There was also the general impression that if Václav Havel supported a thesis, especially one opposed to the Communist Party line then it had to be ‘true’ – which is perfectly understandable, if rather naïve. Combine all this with a renewed interest in nationalism and ‘ethnic cleansing’ during the 1990s, as well as the ever present academic desire to ‘shift paradigms’, to give a ‘voice’ to the losers in this process and to make an impact and it becomes understandable why one side of the discourse gained more traction than another.
History is obviously far too important a business to be left to politicians, but anyone hoping to discover which are the more ‘accurate’ argument is will be sorely disappointed to learn that both ‘expulsion’ and ‘transfer’ reflect deeply entrenched, partisan positions, derived from a geographically myopic discourse.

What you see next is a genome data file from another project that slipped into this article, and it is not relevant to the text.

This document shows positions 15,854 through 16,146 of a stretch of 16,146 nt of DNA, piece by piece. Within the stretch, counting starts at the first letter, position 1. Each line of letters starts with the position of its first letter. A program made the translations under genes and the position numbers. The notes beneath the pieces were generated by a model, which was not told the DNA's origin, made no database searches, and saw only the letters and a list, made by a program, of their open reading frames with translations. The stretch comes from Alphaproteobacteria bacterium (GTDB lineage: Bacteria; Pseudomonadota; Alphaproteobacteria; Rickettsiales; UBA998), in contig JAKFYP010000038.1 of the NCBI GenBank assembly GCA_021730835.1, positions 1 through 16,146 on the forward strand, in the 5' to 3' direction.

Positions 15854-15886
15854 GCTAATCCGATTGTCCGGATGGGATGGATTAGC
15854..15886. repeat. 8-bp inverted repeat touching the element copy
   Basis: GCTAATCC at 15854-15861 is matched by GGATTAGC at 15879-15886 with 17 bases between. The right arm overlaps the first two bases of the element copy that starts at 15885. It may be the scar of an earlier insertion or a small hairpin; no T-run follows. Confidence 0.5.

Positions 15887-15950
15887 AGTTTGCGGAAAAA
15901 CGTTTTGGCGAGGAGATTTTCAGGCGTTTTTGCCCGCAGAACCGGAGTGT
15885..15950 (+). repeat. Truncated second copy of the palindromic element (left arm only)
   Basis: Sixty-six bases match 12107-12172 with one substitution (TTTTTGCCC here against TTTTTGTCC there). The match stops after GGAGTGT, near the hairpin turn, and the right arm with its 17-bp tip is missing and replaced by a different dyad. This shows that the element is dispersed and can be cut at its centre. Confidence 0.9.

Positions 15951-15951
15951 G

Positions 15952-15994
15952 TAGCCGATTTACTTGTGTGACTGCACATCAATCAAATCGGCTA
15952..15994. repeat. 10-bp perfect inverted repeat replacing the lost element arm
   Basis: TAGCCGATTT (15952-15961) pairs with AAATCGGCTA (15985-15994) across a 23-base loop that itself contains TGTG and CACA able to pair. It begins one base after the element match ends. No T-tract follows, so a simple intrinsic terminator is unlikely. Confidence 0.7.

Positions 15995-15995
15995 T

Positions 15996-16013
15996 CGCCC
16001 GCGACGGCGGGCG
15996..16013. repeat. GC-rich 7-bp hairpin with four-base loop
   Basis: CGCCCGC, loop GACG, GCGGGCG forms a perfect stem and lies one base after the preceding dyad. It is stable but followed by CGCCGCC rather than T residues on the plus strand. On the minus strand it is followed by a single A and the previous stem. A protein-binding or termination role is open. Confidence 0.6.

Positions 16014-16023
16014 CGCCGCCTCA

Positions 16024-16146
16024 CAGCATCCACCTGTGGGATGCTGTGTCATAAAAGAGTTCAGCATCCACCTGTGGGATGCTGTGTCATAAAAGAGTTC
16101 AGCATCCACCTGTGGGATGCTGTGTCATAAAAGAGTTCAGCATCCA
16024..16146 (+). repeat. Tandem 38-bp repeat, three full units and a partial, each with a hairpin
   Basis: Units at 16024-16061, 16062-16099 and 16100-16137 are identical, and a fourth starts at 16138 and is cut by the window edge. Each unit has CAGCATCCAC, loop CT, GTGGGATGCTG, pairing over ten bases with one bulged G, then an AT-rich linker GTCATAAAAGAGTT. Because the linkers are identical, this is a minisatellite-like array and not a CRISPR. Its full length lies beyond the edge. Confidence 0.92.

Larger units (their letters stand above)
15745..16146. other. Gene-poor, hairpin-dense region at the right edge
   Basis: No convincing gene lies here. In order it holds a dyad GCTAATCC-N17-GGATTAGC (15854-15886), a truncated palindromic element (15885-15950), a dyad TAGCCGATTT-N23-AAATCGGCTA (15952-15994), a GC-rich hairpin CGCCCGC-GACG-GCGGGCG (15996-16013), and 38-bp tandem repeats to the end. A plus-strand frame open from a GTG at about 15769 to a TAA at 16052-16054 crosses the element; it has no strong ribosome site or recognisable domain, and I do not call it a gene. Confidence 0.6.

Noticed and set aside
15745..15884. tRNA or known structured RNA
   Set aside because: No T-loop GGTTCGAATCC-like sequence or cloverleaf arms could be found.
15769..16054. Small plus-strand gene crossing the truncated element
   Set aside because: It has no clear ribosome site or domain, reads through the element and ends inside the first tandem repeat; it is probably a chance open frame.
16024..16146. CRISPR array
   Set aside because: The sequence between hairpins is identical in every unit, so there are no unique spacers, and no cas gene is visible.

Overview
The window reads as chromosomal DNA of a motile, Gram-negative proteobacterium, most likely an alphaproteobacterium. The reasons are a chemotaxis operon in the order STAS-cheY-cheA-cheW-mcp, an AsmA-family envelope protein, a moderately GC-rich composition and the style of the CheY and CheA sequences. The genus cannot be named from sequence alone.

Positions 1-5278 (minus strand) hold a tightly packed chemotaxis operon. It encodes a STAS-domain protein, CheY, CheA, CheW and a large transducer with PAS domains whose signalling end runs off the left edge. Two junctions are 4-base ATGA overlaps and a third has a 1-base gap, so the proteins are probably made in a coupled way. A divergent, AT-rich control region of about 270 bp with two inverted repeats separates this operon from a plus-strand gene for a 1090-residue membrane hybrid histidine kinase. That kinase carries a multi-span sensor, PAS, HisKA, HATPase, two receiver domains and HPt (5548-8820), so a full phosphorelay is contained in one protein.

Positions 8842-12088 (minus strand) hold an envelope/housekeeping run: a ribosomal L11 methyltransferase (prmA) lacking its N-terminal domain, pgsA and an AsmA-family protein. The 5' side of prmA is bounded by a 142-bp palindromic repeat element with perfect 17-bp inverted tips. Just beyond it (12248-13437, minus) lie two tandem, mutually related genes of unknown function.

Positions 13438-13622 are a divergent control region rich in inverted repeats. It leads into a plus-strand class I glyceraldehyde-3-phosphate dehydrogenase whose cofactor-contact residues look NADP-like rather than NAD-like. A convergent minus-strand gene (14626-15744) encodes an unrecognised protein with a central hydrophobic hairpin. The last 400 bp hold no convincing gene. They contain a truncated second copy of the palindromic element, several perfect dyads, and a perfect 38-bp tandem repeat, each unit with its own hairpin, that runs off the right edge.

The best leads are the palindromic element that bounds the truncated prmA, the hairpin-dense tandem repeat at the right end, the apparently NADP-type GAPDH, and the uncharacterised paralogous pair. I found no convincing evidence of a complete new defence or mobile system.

Neither term is wholly correct (nor wholly incorrect), but a holistic appreciation of the history of these events only emerges from a comprehension of the entire discourse – in German and in Czech, and possibly in English too, as well as parallel discussions in Polish and Hungarian – irrespective of which version one might find the more politically, or indeed morally, persuasive.
Martin D. Brown is an Associate Professor of International History at Richmond University, the American international University in London:
This post is based on a paper delivered at the Czechoslovakia and the other occupied nations in London: The Story of the Exile Revisited after Seventy Years conference held at the Czech Ministry of Foreign Affairs in Prague in June 2013.
Note: This article gives the views of the author(s), and not the position of the SSEES Research blog, nor of the School of Slavonic and East European Studies, nor of UCL.